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UK Mortgage Approvals Beat Consensus – But Don’t Dent Fears of Post-Brexit Slowdown

UK Mortgage Approvals Beat Consensus – But Don’t Dent Fears of Post-Brexit Slowdown

Oliver Morrison, Analyst

Talking Points

- UK mortgage approvals climb in September after previous month’s 19-month low

- But the figures are still down still down 15% from a year earlier

- Rising inflation points to prolonged weakness in mortgage lending

UK mortgage approvals in September picked up from a 19-month low the previous month, according to data from the British Banking Association. However, the group warned the housing market continues to show signs of underlying weakness owing to the UK’s decision to leave the EU.

The BBA reported that the number of mortgage approvals for house purchases rose to 38,252 last month, up from 37,241 in August, which was the lowest level since January 2015. Analysts had expected a rise to 37,400.

The UK housing market stabilized after Brexit, but will still run out of steam

The mortgage approvals figures today follow positive housing market data from the Royal Institution of Chartered Surveyors, which two weeks ago reported that the UK’s post-Brexit property market was picking up. RICS said demand in September rose for the first time since February, with 8% more chartered surveyors reporting an increase in buyer enquiries compared to a 5% drop in July: the month following the Brexit vote.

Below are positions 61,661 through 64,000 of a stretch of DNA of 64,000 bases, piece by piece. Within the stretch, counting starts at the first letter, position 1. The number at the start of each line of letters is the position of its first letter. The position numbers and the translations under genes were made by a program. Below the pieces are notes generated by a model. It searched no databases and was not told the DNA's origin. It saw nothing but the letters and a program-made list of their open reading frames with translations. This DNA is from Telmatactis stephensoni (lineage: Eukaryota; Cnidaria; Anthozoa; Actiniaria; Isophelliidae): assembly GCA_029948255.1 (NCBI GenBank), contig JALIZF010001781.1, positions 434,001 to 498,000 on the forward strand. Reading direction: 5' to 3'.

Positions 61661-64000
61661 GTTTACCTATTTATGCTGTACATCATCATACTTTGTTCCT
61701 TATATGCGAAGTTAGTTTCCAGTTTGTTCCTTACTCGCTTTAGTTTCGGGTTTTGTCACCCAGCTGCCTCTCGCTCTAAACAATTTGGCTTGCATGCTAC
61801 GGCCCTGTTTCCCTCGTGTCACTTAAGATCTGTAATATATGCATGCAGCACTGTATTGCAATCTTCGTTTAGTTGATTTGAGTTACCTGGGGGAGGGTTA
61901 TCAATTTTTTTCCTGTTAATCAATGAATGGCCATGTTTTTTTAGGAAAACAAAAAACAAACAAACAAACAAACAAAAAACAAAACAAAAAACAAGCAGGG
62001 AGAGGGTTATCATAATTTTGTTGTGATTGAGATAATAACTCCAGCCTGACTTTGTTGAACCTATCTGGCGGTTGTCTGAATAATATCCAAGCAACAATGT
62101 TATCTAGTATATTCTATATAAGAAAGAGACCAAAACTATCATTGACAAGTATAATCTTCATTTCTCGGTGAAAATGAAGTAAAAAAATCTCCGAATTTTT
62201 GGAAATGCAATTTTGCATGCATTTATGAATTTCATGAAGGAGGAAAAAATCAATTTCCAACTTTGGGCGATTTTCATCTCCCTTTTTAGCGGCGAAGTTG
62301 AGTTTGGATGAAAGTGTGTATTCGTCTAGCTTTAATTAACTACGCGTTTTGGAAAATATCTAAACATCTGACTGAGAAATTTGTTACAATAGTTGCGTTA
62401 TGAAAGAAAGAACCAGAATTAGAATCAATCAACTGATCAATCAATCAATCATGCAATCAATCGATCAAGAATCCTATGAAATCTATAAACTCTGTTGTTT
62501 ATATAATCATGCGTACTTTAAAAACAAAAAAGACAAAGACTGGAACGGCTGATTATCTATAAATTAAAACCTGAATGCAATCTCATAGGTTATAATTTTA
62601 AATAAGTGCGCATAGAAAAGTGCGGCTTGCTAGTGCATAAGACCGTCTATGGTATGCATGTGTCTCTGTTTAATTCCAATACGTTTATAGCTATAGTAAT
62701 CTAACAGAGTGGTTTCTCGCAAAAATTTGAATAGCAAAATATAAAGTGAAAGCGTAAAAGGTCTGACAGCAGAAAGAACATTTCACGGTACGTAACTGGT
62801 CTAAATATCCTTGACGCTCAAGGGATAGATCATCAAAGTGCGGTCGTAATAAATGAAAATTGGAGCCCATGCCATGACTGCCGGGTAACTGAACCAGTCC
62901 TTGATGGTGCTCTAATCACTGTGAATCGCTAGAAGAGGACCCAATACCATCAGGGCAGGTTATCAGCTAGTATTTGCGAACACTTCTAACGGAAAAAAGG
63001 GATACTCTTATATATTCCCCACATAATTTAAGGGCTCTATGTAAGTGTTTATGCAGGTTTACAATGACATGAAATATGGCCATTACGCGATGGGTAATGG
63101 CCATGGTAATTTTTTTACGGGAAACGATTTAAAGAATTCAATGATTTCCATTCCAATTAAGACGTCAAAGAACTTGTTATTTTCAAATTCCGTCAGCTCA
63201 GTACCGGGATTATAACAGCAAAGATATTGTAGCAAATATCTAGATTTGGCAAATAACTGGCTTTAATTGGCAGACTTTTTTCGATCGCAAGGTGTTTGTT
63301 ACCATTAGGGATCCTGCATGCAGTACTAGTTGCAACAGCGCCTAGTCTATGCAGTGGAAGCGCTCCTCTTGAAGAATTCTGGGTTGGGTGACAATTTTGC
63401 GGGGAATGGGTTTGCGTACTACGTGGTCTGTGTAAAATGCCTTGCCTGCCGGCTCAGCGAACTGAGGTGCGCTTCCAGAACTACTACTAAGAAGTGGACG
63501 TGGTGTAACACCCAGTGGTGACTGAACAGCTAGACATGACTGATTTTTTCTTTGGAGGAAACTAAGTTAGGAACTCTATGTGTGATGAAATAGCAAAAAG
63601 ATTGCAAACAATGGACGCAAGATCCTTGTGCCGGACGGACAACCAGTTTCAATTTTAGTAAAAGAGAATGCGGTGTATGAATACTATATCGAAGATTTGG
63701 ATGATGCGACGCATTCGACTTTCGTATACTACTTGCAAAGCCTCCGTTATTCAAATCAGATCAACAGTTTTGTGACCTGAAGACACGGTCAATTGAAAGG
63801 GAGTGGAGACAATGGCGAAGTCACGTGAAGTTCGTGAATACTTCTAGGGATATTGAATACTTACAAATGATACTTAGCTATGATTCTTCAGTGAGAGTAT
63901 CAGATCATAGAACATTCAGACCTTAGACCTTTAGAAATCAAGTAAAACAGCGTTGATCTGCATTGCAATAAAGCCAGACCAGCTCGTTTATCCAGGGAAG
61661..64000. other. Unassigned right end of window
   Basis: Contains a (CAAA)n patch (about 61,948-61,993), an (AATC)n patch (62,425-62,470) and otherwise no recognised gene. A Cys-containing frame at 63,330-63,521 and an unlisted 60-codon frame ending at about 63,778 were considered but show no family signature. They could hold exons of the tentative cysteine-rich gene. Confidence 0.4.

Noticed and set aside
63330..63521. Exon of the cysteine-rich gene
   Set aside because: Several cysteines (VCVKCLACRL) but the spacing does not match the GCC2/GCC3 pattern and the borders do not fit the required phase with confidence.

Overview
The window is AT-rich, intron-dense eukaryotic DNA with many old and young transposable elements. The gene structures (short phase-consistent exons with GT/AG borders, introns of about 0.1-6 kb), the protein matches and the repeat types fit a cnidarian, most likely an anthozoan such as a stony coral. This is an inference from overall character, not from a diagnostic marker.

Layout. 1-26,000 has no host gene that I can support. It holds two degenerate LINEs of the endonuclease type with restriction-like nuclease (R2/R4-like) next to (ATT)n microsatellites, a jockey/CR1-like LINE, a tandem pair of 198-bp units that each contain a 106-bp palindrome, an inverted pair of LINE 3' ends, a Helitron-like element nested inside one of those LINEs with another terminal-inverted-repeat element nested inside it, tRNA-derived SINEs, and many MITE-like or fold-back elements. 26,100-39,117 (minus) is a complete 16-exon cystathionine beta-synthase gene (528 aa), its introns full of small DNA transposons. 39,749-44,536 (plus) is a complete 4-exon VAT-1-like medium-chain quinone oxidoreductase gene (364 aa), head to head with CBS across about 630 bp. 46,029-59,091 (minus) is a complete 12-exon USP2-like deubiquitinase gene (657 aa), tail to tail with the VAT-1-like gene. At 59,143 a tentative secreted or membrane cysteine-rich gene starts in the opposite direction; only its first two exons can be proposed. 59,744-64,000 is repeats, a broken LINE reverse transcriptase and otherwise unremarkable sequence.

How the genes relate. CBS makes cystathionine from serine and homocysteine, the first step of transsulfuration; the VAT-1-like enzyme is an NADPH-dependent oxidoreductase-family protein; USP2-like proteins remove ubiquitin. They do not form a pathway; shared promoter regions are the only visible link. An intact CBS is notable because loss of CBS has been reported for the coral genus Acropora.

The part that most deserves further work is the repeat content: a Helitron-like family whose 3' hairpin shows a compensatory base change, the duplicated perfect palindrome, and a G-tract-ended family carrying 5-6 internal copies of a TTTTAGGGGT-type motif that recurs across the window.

Nevertheless, September’s mortgage approvals from the BBA are still down 15% from a year earlier; and economists still fear that rising inflation and a slowdown in hiring will hit consumer spending when the UK triggers Article 50 by the end of March 2017, formally launching the separation process from the EU. This will put pressure on the UK property market next year.

That said, historically low mortgage rates, helped after the Bank of England cut rates in August, and fewer properties for sale may well help prop up prices. The weaker Sterling also makes UK property more attractive for overseas.

Looking ahead, remember that the BBA figures are not as closely watched as the BoE’s mortgage approval numbers which will be released on Monday, October 31.

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